Islamist terrorist organisations including al-Qaeda, Islamic State (IS),and their supporter networks are increasingly exploiting open-source software to create “cloud platform” websites to store their content. These are password-protected websites that enable terrorist actors to share content via URLs. Many of these contain an extensive and regularly updated archive of terrorist material.
This trend is likely due in part to a broad improvement in moderation of terrorist content by mainstream tech platforms. Cloud platforms currently provide terrorist actors with a comparatively stable, centralised location in which to store their material. This is because the process of taking down cloud platforms is extremely challenging. As a result, content stored on cloud platforms canstay active without significant threat of being removed. Mostcloud platforms monitored by Tech Against Terrorism exploit open-source software developed by Germany-based company NextCloud.
The exploitation of the decentralised web –or Dweb –by terrorist and violent extremist (TVE) actors in recent months has both expanded and diversified. Messaging apps and social media platforms built on Dweb technology are serving critical roles in the online TVE ecosystem, ensuring the ongoing availability of terrorist content online. Decentralised web hosting software and file storage systems like Skynet and the InterPlanetary File System (IPFS), are also increasingly being exploited for the hosting of terrorist content. The administrators of a prominent pro-IS propaganda archive website, for example, have been using a Dweb browser plugin since at least late 2020 to circumvent frequent takedowns over the past several months. The plugin enables users to locate a stable landing page on which the latest link for the website can be found.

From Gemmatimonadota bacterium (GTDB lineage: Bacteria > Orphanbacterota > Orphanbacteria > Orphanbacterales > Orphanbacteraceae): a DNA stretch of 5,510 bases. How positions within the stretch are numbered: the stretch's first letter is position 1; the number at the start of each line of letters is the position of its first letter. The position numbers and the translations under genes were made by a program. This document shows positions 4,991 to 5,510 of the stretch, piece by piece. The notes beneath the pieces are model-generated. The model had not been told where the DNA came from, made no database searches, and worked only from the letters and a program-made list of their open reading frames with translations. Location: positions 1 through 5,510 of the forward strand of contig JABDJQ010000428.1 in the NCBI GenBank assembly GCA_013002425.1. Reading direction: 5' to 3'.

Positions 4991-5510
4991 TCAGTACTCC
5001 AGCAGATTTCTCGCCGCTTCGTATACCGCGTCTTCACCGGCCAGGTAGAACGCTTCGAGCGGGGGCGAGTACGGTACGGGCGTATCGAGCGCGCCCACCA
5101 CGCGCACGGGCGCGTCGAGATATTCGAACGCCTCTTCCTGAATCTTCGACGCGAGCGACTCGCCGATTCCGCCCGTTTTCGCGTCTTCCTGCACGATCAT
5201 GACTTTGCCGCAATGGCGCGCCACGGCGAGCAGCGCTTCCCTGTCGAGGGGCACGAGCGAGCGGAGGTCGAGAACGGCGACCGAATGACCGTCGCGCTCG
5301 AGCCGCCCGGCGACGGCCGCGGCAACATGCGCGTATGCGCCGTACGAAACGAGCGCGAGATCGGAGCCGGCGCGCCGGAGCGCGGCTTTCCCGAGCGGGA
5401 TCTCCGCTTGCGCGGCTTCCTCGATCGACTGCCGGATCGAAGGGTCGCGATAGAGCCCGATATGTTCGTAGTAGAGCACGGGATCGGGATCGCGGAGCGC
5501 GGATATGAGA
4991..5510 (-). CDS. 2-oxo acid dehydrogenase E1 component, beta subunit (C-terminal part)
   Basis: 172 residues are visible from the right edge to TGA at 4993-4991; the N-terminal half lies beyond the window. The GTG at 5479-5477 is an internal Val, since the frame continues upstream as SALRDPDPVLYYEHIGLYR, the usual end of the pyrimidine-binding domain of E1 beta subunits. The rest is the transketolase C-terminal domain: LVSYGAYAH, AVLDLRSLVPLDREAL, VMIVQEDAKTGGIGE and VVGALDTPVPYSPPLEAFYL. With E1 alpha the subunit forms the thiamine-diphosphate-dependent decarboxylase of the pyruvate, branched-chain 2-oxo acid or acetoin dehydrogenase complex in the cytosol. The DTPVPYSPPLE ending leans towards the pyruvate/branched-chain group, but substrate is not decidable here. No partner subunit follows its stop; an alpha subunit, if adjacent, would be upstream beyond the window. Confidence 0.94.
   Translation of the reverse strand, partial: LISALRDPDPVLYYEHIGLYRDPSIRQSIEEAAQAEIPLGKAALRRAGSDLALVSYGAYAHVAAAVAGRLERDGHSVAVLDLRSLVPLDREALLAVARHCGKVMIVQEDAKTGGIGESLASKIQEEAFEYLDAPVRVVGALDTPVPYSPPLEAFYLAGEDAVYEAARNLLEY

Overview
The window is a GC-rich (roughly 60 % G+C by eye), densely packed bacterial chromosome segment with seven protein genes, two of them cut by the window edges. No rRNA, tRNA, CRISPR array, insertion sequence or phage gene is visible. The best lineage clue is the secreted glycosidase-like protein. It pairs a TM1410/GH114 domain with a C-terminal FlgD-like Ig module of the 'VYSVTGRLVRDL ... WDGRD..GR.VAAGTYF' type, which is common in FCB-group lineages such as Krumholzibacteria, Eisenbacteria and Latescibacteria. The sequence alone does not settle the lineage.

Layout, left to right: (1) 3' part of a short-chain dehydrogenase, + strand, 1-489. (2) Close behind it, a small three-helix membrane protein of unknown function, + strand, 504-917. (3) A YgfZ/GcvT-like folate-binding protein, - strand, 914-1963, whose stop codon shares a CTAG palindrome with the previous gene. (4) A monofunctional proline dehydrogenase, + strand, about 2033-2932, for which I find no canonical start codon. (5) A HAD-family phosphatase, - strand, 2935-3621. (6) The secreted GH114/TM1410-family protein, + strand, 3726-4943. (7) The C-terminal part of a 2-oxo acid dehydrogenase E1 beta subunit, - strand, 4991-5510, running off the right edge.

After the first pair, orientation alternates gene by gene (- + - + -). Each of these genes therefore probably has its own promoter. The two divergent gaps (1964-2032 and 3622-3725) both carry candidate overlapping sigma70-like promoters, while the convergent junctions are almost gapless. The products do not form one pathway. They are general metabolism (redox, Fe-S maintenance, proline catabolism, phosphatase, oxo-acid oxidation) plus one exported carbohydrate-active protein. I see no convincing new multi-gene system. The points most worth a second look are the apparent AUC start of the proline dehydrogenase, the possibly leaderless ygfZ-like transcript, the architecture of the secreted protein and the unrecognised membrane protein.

This shift is likely the result of a combination of improved moderation by centralised platforms alongside a flawed perception among TVE actors that Dweb services cannot be moderated. We anticipate that TVE actors are likely to further expand their exploitation of Dweb services in the coming months, particularly if centralised platforms continue to make improvements in moderating terrorist content.